I was wondering if anyone knew why AME does a relatively bad job when encoding h.264 at low bitrates.
For this particular example I'm encoding a source edited in Premiere to 480x272/29.97fps, target 320kbps, max 2mbps.
The issue in question is that there's very noticeable artifacting on keyframes. Tried longer intervals up to 300 between keyframes with similarly noticeable artifacting.
Contrast that to Xvid4PSP where encoding with h.264 at 480x272/29.97, 320kbps doesn't produce any noticeable artifacting at keyframes.
Any suggestions? Or is AME just plain bad at lower bitrates?
Of course I could just encode edited footage at high bitrates and then re-encode using Xvid4PSP but it'd be double work.
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I see, so what do you suggest the best option is for low bit rates? The 2-step encode with AME first then use Xvid4PSP/Handbrake/etc?
FYI the reason for this is because I'll be distributing the videos free online, as such size is a consideration.
If you want to do a 2 step encode don't export compressed from premiere. Use something like PNG in a MOV container so that you have an uncompressed file to work with for the second encode step, otherwise you'll just simply be doubling up on artifacts.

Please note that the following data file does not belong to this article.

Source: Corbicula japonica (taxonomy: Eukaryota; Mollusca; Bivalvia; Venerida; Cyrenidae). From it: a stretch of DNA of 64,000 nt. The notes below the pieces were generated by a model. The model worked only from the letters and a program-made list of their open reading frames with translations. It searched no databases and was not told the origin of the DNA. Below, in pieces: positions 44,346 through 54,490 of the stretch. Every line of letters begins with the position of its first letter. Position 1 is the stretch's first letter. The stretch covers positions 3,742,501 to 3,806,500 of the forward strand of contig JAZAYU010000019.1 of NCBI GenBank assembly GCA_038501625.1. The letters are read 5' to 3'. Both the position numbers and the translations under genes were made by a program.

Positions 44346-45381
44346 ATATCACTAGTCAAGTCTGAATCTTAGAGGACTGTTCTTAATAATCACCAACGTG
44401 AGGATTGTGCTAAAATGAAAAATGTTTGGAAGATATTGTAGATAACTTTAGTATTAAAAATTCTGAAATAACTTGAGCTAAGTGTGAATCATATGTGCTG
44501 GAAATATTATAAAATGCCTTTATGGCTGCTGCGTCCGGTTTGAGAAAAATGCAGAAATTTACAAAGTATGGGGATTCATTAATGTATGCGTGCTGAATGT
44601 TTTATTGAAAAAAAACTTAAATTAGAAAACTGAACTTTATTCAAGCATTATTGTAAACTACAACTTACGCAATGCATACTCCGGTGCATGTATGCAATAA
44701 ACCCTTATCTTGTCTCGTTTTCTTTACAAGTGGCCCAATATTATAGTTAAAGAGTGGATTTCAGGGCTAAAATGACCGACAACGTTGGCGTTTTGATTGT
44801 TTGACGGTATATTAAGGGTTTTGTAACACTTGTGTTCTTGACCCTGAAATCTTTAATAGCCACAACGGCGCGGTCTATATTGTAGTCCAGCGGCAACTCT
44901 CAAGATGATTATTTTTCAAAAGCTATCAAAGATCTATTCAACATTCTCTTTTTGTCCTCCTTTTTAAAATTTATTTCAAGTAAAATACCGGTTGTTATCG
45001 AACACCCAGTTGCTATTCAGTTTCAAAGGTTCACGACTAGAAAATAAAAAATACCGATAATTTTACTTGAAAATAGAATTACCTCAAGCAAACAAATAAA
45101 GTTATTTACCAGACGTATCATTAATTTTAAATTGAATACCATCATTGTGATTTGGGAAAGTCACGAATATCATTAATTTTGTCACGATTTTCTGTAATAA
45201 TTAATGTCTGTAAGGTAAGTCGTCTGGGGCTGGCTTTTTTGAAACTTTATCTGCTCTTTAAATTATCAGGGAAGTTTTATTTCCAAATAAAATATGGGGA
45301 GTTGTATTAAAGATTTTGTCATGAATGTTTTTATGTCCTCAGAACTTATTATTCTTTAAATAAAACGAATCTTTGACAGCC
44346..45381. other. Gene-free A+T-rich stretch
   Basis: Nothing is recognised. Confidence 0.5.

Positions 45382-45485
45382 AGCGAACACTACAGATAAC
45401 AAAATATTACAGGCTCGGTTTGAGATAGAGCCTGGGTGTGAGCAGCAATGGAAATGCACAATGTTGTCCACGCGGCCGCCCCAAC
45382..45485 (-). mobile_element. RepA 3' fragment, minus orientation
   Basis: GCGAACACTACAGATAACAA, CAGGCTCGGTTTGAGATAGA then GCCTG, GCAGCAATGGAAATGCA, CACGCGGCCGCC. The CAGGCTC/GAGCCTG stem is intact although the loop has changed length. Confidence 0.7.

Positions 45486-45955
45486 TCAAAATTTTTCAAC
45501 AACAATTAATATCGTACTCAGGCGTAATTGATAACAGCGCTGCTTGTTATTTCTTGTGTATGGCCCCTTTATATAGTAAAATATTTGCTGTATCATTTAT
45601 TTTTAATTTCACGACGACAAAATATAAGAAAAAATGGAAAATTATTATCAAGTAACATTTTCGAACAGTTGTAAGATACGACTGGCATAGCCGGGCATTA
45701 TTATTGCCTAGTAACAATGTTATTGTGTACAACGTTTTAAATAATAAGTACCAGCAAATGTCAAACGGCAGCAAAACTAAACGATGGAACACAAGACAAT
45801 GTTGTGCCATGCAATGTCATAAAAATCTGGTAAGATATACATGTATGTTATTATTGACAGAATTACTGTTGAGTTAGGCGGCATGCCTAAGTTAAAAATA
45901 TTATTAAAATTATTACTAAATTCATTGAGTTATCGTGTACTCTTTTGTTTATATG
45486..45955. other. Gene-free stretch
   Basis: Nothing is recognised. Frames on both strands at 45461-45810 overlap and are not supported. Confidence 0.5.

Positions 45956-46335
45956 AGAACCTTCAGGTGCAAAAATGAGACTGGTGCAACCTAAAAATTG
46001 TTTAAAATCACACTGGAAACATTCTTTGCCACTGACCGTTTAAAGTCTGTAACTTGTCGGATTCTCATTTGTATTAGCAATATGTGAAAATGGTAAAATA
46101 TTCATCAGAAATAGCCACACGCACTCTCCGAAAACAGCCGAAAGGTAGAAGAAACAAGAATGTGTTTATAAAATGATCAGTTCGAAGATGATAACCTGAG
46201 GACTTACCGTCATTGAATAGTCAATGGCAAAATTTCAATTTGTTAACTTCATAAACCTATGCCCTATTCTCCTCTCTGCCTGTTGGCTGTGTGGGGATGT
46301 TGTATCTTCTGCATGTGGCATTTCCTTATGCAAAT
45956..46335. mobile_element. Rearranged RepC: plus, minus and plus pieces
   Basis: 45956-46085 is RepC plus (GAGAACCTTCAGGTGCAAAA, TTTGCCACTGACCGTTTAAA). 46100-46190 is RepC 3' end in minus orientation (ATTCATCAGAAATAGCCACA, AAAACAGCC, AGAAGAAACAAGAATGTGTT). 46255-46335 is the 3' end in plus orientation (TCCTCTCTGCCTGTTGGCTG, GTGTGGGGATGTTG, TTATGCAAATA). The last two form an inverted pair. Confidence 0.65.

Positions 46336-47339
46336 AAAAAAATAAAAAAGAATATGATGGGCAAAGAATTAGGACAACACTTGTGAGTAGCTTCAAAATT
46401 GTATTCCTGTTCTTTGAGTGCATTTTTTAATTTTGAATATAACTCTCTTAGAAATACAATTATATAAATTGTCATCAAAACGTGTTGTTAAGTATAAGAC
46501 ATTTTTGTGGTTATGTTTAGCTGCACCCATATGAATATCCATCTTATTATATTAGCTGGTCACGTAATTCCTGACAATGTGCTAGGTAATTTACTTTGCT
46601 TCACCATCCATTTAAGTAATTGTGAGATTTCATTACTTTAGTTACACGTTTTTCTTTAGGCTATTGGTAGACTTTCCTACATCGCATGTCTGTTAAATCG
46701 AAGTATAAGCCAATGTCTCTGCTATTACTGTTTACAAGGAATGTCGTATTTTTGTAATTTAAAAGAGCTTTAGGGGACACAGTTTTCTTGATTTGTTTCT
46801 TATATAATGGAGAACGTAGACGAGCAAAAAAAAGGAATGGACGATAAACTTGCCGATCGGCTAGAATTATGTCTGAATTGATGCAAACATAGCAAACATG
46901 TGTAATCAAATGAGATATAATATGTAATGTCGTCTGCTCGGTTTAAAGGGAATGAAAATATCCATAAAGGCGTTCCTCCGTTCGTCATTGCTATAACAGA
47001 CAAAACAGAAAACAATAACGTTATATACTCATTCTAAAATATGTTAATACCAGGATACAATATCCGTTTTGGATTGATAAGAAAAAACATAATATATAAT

Those bitrates do seem low though even for web use.
OK cool, thanks man I guess have to work with other encoders for low bit rates then.
Btw, on a somewhat related topic. I was checkin out some of the default settings for AME's h.264 settings.
The following seems abit odd to me, why is the target bitrates between 720p and 1080p so different?
HDTV 720p, 23.976fps, High Quality. Target bitrate 6Mbps, Maximum bitrate 10Mbps.
HDTV 1080p, 24fps, High Quality, Target bitrate 32Mbps, Maximum bitrate 40Mbps.
Obviously there's no way 1080p frames have over 5x the info compared to 720p frames.
Yet they are both labeled as "High Quality" level by AME. Wonder how Adobe related their so-called quality settings to these kinda bitrates?